In the present study, we found for the first time that, (1) empagliflozin treatment significantly decreased fasting blood glucose and HbA1c values in STZ rats at 8 and 10 week old, (2) AGEs, RAGE gene and protein expression, an oxidative stress marker, 8-OHdG levels and macrophage infiltration in the kidneys of diabetic rats were significantly increased, all of which were completely prevented by empagliflozin, (3) empagliflozin treatment for 4 weeks also completely prevented the increase in urinary excretion levels of 8-OHdG and L-FABP, a marker of tubular injury, and (4) renal inflammatory and fibrotic gene expression such as MCP-1, ICAM-1 PAI-1, TGF-β, and CTGF was increased in diabetic rats, which was blocked by empagliflozin. In this study, although effects of empagliflozin on blood glucose and HbA1c values were partial, it completely blocked the AGE-RAGE oxidative stress axis in the kidney of diabetic rats. Since proximal tubular cells are the major constituent of the kidney cortex, the present findings suggest that increased proximal tubular reabsorption of glucose via SGLT2 could directly stimulate AGEs formation, RAGE expression and oxidative stress production in the proximal tubule of diabetic kidney. Empagliflozin has been shown to reduce high glucose-induced interleukin-6 and type 4 collagen expression in HK2 cells, a human kidney proximal tubule cell line by suppressing redox-sensitive transcriptional factor, nuclear factor-κB and activator protein-1 via blockade of glucose entry into the cells [23]. Nonspecific SGLT2 inhibitor, phlorizin prevents oxidative stress generation in the kidney of STZ rats [24]. Moreover, glucose uptake from the tubular lumen has been shown to contribute to overexpression of extracellular matrix synthesis by proximal tubular cells [25]. These observations further support the concept that glucose reabsorption via SGLT2 could elicit tubular damage in diabetic nephropathy through oxidative stress generation. So, SGLT2 inhibition by empagliflozin might protect proximal tubular cells from glycotoxicity in diabetic nephropathy partly via suppression of the AGE-RAGE-mediated oxidative stress generation. Given that tubulointerstitial injury is more important than glomerulopathy as a prognostic factor for diabetic nephropathy [4] [5], inhibition of SGLT2 might be a novel therapeutic target for preventing the progression of diabetic nephropathy [26]. Vallon et al. [27] recently showed that knockout of SGLT2 decreased hyperglycemia, but it did not attenuate kidney growth or the development of kidney inflammation, injury and fibrosis. Differences in method of SGLT2 suppression (empagliflozin vs. gene knockout) or animal species (SD rats vs. C57/BL/6 mice) could account for the discrepancies. Empagliflozin has been recently shown to reduce renal growth and inflammation in Akita mice of type 1 diabetes [28], thus supporting our speculation.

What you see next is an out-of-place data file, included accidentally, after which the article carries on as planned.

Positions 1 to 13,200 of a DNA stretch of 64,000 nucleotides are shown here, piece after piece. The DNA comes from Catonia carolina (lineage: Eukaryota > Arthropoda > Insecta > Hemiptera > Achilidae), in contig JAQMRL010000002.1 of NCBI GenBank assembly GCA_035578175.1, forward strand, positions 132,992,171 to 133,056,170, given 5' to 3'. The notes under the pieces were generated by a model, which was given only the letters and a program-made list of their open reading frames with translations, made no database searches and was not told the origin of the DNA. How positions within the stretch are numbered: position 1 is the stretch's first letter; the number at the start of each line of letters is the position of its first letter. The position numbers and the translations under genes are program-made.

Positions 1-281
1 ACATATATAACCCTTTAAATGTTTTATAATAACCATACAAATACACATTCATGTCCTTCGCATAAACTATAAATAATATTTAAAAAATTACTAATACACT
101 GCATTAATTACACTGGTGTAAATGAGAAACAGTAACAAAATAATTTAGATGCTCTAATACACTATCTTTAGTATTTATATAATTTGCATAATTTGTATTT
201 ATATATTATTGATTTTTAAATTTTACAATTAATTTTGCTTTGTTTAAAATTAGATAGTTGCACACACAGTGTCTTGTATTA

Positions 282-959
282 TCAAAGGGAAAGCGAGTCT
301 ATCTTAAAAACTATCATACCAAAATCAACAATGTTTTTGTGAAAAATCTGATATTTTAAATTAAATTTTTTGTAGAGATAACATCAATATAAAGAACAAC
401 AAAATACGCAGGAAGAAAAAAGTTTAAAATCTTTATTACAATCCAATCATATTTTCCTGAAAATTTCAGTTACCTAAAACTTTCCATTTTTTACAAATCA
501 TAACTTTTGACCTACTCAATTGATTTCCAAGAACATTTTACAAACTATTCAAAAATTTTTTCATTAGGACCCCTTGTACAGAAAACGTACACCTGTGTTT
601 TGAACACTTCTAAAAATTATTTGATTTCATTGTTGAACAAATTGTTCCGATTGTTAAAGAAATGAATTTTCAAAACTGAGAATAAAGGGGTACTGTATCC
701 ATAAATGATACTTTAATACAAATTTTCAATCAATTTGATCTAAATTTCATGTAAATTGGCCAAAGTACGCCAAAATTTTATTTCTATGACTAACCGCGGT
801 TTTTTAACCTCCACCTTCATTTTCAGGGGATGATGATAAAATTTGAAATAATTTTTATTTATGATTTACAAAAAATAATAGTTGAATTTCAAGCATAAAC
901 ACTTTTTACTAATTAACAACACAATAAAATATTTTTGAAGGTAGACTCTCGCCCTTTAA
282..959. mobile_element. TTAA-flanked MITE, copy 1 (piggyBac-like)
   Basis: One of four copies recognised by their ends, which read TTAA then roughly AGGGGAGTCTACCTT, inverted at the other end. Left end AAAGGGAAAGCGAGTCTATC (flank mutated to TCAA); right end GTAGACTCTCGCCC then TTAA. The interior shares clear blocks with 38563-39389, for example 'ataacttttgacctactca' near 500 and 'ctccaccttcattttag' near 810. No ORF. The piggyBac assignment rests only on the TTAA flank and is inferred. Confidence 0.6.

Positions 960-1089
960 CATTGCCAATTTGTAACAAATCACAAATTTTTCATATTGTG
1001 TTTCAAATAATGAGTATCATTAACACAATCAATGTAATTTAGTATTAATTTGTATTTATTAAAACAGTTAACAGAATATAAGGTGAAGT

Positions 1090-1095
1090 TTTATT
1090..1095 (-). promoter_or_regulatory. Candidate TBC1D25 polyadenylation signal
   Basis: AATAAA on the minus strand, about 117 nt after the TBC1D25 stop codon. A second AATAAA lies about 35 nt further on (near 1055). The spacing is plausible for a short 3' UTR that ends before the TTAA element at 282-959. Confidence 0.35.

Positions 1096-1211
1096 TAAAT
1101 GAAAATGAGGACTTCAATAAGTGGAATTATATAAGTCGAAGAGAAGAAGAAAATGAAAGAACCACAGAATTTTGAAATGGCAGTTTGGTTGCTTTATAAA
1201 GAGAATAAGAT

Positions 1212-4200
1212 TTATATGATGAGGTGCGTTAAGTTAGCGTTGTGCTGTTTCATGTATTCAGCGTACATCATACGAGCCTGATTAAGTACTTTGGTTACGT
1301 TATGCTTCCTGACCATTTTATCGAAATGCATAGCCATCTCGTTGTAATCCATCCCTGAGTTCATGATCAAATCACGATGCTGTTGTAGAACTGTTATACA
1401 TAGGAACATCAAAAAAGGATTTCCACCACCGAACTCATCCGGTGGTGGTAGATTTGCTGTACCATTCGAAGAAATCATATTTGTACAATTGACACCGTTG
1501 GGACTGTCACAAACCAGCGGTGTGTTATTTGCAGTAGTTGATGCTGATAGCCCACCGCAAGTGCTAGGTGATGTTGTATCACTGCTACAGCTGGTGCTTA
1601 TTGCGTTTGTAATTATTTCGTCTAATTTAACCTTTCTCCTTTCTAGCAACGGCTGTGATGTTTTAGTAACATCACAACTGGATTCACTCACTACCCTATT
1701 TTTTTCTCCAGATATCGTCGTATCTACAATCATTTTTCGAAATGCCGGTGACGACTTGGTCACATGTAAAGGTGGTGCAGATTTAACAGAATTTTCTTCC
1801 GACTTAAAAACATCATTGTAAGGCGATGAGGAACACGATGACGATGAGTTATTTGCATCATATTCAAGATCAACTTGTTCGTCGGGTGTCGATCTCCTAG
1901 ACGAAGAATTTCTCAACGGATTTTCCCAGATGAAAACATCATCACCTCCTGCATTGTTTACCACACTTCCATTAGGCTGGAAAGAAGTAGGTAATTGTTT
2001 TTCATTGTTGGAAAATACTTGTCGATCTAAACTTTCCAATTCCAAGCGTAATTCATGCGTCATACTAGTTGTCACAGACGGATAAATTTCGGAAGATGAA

In the present study, empagliflozin treatment for 4 weeks lowered blood glucose levels, which might reduce the glomerular filtration of glucose in diabetic rats. This is one possible reason why glucosuria levels in empagliflozin-treated diabetic rats at 10-week old were similar to those in vehicle-treated STZ rats at the same age despite the inhibition of glucose reabsorption by empagliflozin. Suppression of proximal tubular glucose reabsorption by empagliflozin might be balanced by its glomerular glucose filtration-reducing properties. Anyway, since there was no difference in glucosuria levels between empagliflozin- or vehicle-treated STZ rats, it is unlikely that luminal glucose delivery downstream of the proximal tubule could be involved in renal damage in our animal model.

In the present study, we found that inflammatory and fibrotic gene expression in the kidney of diabetic rats was significantly suppressed by empagliflozin. We, along with others, have previously shown that AGEs upregulate RAGE mRNA levels, and subsequently stimulates oxidative stress generation and increases gene expression of MCP-1, ICAM-1, PAI-1, TGF-β, and CTGF in human proximal tubular cells [29] [30] [31]. Therefore, the AGE-RAGE-induced oxidative stress generation could further potentiate the formation and accumulation of AGEs and subsequent RAGE overexpression. These positive feedback loops between AGEs and RAGE-downstream pathways might make a vicious cycle, thereby being involved in tubulointerstitial injury in diabetes. So, the present results indicate that the central mechanism for renoprotective properties of empagliflozin might be ascribed partly to its inhibitory actions on AGEs formation in proximal tubule, which is mediated by the suppression of glucose entry into tubular cells.